Dog Forum banner

1 - 20 of 22 Posts

·
Registered
Joined
·
7,579 Posts
Discussion Starter #1
Hi all
We're in obedience classes and I hope you don't mind if I keep you updated while we complete them?

Afterwards, we plan on the canine good citizen test (I'm a volunteer pet therapist, and for Mikey to do the program he needs that first) and then hopefully agility or flyball or something! We don't want to compete-just keep him happy, exercised and engaged.

Our first lesson was in the park one-on-one because we could not make the class. (It was actually two in one, we couldn't make the first two)-so we learned sit from the side and front, down from the side and front and heel. Mikey did wonderful-he's such a pleaser. He did not know anything when we got him but he really seems to want to learn things!

Our very first 'in class' lesson was Sunday. Mikey was a little anxious (he's a bit of an anxious dog, given his past-understandable) but he did wonderful and this class we worked on recall and stay-which he did great at-recall was the first thing we 'taught' him ourselves at home so he's ahead of the class so far!

Next Sunday, before the class the instructor is having a bbq in the dog park for us to come to and doing a FREE introduction to tracking and a free introduction to agility! I'm so pumped for it, I think he'll love it! Can't wait :) :D
 

·
Registered
Joined
·
60 Posts
nice !! tracking is fun hehehe i just started working with noel on the agility but for sum reason she gets half way through the tunnel and lays down for a nap. i cant wait to hear more on your classes and how he is doing.
 

·
Registered
Joined
·
22,635 Posts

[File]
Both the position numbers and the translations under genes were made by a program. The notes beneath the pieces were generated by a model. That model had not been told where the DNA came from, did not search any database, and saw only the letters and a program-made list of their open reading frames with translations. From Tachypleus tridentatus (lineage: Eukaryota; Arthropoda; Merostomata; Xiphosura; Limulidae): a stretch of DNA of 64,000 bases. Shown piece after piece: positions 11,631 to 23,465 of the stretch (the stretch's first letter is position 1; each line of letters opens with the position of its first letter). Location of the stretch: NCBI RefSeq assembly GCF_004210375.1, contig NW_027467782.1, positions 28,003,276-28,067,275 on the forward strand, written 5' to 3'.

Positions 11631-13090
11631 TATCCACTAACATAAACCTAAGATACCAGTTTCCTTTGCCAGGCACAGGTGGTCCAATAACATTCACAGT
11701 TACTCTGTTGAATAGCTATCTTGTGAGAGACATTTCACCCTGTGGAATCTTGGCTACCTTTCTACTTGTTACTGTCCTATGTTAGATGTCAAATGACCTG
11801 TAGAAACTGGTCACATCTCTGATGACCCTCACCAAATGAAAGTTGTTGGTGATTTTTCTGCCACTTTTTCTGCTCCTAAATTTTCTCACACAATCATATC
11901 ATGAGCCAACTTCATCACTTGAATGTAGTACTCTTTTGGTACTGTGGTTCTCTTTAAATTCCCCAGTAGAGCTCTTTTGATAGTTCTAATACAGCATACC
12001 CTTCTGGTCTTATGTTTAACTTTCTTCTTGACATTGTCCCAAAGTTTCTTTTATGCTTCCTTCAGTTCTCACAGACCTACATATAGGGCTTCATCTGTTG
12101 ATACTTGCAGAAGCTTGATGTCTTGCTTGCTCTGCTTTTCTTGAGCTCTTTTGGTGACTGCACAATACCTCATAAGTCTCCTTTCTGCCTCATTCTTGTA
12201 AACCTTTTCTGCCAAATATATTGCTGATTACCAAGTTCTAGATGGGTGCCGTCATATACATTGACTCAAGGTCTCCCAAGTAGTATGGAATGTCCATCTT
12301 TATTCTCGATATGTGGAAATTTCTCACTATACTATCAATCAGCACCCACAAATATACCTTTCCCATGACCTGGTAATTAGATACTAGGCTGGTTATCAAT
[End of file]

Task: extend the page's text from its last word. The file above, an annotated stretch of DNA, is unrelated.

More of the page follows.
·
Registered
Joined
·
41 Posts
Hey Mikey, just wondering where you are doing the training through. Sounds like a cool training class. Would be intersted in checking it out. Is that just a basic training course or a puppy course?

Thanx
Tim
 

·
Registered
Joined
·
7,579 Posts
Discussion Starter #6
Hi Mickey (LOL Our names are too similar -this is going to get confusing :p)

It's just basic obedience, she does puppy courses too but Mikey is two so I asked her where we should start and this is it! There are some younger dogs in the class, but some older ones too.

We're doing it though Welcome to packleaderfitness.com

I think she's just local but what I did to find the course/trainer I wanted was spent time online looking at EVERY place in my city that offered obedience.

I looked at reviews and talked to people in the dog park (one course looked good but my friends mother went to it and the lady advocated pinching and hitting the dogs!!)

Basically I chose the course on that her philosophy and methods best matched mine-what I expected and how I wanted my dog treated. Many people train in different ways and I just picked a close fit. So far she and the course seem great! I also chose this over a trainer who comes to your home because I want Mikey exposed to new people/places/dogs as much as possible :)
 

·
Registered
Joined
·
7,579 Posts
Discussion Starter #7
So we had our intro to agility and tracking today at the park and Mikey had so much fun!